If Martin Scorsese is the consummate priest-filmmaker, forever preaching salvation through narrative piety, then Apichatpong Weerasethakul is our acetate monk, a gentle Zen master concerned with cinema as nothing less than an end to worldly suffering. Taking the title of Tarkovsky’s Sculpting Time (1984) to heart, Weerasethakul has hewed each of his projects to a unique temporal figure, the sand in the hourglass always whirling in a different direction. Often, the results are transcendent, suggesting a reprieve from the heartache and shock of daily life. At a New York Film Festival Q&A for his latest feature, Memoria, he softly affirmed the film as a statement on “being aware of your internal vibrations, internal grief or happiness… the key is to accept that and embrace that and you’re liberated. That’s what I believe.”
In addition to several features, including the Palme d’Or–winning Uncle Boonmee Who Can Recall His Past Lives (2010), Weerasethakul has produced dozens of short films and installation pieces. Each Thursday in October, Maysles Cinema has been running one of four distinct programs organized by the filmmaker himself, featuring work made between 1997 and 2020, spanning from two to sixty minutes, and often made on commission or in connection with longer work.
Standing apart from the fully conceived gleam of the better-known material, these short films represent the dogged trench-work of a consistent, exploratory practice and provide the key to a complex psychogeography that heralds Thailand as both a physical and spiritual realm, underpinned by elaborate mythologies and bearing traces of historical violence.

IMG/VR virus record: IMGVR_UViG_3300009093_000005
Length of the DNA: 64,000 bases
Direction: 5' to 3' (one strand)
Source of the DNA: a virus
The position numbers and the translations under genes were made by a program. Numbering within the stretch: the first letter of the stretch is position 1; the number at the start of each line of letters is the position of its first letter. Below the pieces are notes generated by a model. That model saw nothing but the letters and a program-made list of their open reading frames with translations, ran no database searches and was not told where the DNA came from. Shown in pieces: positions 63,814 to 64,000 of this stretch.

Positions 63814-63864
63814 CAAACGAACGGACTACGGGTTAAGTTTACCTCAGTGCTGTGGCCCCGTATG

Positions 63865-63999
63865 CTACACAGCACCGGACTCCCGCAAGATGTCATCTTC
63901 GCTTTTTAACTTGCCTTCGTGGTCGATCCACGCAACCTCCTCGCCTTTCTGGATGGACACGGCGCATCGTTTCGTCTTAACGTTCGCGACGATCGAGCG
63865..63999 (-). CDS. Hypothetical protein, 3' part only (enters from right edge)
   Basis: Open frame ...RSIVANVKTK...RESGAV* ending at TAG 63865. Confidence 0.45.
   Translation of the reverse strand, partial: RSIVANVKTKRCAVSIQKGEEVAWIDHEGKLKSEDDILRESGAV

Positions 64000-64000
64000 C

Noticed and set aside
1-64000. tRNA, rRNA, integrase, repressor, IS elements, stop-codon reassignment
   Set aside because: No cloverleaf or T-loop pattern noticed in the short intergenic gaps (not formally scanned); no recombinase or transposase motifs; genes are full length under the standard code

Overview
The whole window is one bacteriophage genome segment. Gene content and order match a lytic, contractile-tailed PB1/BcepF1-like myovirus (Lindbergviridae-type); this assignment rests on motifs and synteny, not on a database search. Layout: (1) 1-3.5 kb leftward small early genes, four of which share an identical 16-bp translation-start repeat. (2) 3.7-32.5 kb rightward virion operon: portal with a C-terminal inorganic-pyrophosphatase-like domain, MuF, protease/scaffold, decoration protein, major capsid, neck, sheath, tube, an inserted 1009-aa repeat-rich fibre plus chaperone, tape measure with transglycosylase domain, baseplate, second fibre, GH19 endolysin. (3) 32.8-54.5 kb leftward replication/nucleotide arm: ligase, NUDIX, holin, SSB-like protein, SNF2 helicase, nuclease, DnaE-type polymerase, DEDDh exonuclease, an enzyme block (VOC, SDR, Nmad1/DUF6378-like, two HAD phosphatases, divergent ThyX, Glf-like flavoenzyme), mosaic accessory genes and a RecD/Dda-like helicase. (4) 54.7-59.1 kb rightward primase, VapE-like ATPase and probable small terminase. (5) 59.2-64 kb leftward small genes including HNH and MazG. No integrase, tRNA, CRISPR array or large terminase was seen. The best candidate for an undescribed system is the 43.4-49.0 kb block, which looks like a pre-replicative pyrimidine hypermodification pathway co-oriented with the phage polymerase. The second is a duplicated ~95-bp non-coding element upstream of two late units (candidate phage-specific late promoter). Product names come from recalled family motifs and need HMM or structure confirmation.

Certain films, like the wry, pleasant Mekong Hotel (2012, pictured above)—about a ghost haunting the inhabitants of a hotel on the Mekong River, which separates Thailand and Laos–provide a relatively graspable framework for understanding the significance of motifs and histories only glimpsed or gestured at in others, like the more impressionistic Luminous People (2007), which depicts a family of mourners on a boat in that same river. In the eerie, beautiful tableau Blue (2018), we see a woman laying on a bed in the forest, unable to sleep, separated by fire from a tawdry backdrop illustrating what may be the Mekong, which winds cheerily into what may be a half-remembered past or an unreachable landscape of dreams.
Shifting imperceptibly between fact and fiction, Weerasethakul turns the word documentary into a triviality. Stories and myths articulated by characters in the various films always seem real enough to legitimate even the most fantastic details that surround them, such as Mekong Hotel’s entrail-devouring vampire ghost. Or else the images presented to us are so soothingly mundane that the distinction between observation and invention simply dissipates.
Sound makes perhaps the strongest argument for seeing these films on the big screen (besides the fact that most can’t be seen otherwise). The nuanced varieties of white noise, rushing streams of water, wind, and fire, and mingling of voices produce a steady, lo-fi symphony, which is both tied to the visions it accompanies and independent of their trajectories.
In the joyful, frenetic Mobile Men (2008), we catch a brief glimpse of the filmmaker as he captures two men in the back of a truck expressing an ecstatic homoeroticism. His gentle sense of play seems to explain the levity of an otherwise obtuse experience; we are in loving hands.
The final two Apichatpong Weerasethakul shorts programs take place October 21 & 28 at Maysles Cinema